You pay your electricity bills regularly and are an honest consumer. Well, the government doesn’t really care about that if certain new measures come to pass. They are now going to charge normal consumers to pay off debts that the power companies owe the government.
The consumers will now be forced to pay a debt servicing surcharge in the upcoming tariff adjustment. It will be used to clear liabilities of all power companies.
The Economic Coordination Committee (ECC) held a meeting last month where the Finance Ministry suggested the Ministry of Water and Power to work on the proposed term finance facility of Rs 25 billion for power distribution companies by using a levy debt surcharge which will be paid by the end customer instead. In simpler words, the consumers have to pay for the billions in debts which these power companies had to pay.
Power Companies will clear their debts by forcing the consumers to pay them an additional surcharge
The power companies are facing financial troubles, making it hard for them to pay their own long due bills to the Central Power Purchasing Agency (CPPA). The cause is stated to be high distribution losses, subsidy arrears which have gathered over the years, low revenue collection and lower applicable tariff which does not cover all the costs.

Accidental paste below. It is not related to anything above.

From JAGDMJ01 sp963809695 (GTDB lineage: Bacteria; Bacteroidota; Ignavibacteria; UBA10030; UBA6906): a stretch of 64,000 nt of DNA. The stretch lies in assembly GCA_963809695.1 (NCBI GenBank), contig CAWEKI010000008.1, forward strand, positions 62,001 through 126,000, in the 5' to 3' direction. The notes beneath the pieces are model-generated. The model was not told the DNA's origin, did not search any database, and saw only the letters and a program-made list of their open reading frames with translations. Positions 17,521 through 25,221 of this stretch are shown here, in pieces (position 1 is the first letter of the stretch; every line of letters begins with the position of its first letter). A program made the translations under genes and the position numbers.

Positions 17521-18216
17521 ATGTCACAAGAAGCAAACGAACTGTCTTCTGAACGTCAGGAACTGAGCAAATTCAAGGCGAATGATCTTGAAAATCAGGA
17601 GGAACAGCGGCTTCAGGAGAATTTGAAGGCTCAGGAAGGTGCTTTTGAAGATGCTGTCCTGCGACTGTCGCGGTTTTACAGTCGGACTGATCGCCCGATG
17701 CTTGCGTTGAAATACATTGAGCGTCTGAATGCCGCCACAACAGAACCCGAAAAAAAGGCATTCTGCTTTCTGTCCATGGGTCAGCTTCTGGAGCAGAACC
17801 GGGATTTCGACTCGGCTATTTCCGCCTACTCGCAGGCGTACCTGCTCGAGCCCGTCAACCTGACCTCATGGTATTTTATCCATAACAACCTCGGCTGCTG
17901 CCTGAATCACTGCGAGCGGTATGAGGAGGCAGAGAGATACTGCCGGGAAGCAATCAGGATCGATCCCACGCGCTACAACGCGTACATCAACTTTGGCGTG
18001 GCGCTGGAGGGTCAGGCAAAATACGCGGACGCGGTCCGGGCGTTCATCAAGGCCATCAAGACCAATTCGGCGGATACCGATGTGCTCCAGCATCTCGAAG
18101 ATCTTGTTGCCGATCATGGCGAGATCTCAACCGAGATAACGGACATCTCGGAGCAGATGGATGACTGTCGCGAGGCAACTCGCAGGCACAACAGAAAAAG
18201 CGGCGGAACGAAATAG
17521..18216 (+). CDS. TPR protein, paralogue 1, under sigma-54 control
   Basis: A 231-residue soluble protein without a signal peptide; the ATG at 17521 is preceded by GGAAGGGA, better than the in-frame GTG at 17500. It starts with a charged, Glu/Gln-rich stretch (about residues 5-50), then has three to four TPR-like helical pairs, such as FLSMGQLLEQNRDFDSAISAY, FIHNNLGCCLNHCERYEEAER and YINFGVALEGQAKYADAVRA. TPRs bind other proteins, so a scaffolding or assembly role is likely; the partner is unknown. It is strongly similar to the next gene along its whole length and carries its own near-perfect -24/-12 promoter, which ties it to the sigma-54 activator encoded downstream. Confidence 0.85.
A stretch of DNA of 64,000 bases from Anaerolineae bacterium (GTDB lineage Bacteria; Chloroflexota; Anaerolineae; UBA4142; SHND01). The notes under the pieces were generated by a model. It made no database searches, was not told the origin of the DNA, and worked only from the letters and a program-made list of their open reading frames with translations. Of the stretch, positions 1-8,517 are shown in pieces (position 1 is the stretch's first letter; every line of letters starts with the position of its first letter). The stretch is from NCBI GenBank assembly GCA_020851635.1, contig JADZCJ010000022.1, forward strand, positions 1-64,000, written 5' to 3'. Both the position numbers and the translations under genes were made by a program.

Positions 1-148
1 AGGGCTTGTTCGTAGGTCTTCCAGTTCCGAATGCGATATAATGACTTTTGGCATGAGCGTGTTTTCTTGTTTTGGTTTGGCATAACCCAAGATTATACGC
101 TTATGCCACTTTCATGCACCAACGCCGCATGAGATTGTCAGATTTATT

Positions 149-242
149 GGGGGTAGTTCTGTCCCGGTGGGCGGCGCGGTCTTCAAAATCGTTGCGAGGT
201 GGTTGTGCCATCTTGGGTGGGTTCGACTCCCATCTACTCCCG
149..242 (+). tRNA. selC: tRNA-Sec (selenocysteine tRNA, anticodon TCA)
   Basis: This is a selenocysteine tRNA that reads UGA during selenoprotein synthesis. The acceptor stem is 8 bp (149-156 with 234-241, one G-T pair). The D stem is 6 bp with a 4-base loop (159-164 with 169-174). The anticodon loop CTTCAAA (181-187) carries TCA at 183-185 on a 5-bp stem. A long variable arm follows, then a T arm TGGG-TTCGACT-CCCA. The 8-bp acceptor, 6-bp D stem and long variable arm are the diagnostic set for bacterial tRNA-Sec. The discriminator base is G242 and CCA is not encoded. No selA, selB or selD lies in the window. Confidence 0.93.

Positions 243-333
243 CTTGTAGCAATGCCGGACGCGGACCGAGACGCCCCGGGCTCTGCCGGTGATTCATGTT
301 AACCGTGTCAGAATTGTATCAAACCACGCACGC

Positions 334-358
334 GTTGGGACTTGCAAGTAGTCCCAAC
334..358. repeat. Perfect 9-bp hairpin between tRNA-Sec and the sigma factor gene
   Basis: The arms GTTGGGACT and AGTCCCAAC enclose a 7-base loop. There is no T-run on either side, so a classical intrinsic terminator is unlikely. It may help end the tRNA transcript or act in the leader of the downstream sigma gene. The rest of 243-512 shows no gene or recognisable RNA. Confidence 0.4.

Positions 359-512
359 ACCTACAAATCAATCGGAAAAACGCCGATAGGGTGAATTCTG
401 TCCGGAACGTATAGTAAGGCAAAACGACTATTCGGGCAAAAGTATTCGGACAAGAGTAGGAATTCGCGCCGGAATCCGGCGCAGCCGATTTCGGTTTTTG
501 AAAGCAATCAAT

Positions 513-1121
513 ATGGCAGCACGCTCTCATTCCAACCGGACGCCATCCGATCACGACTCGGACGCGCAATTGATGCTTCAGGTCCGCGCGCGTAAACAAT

“This levy is permissible under Section 31(5) of the NEPRA Act and could be accommodated in the upcoming tariff adjustment.” – The Ministry of Finance.
ECC Approves Sovereign Guarantee Issuance by the Ministry of Finance
Officials say that these problems have limited the power companies’ cash flow so they cannot settle their payments with the CPPA. Consequently, the CPPA does not have enough money to pay off the independent power producers (IPPs) and state-owned generation companies on behalf of the power companies. This ends up affecting the whole electricity generation process.
The Ministry of Finance offers monthly subsidy claims to the power companies. During the current fiscal year, Rs 118 billion were allocated for these subsidies.
However, the amount is being increased to Rs 125 billion in order to accommodate additional payments during the remaining period. Spillover subsidy claims from previous years would be dealt with later.
The Ministry of Water and Power told the ECC that the power generation companies and the IPPs were being paid using the revenues generated from the consumers. Fuel Price adjustment and subsidies were also being taken into account. Dues of the power distribution companies up to March 2016 stand at about Rs 168 billion. The ministry is working on settling this amount.
It has been proposed that the power companies should borrow money from banks to clear the CPPA payments. However, the customers might also be forced to pay them (in the next tariff) on the companies’ behalf to assist them with their financial troubles caused by their own management mistakes and misuse of funds.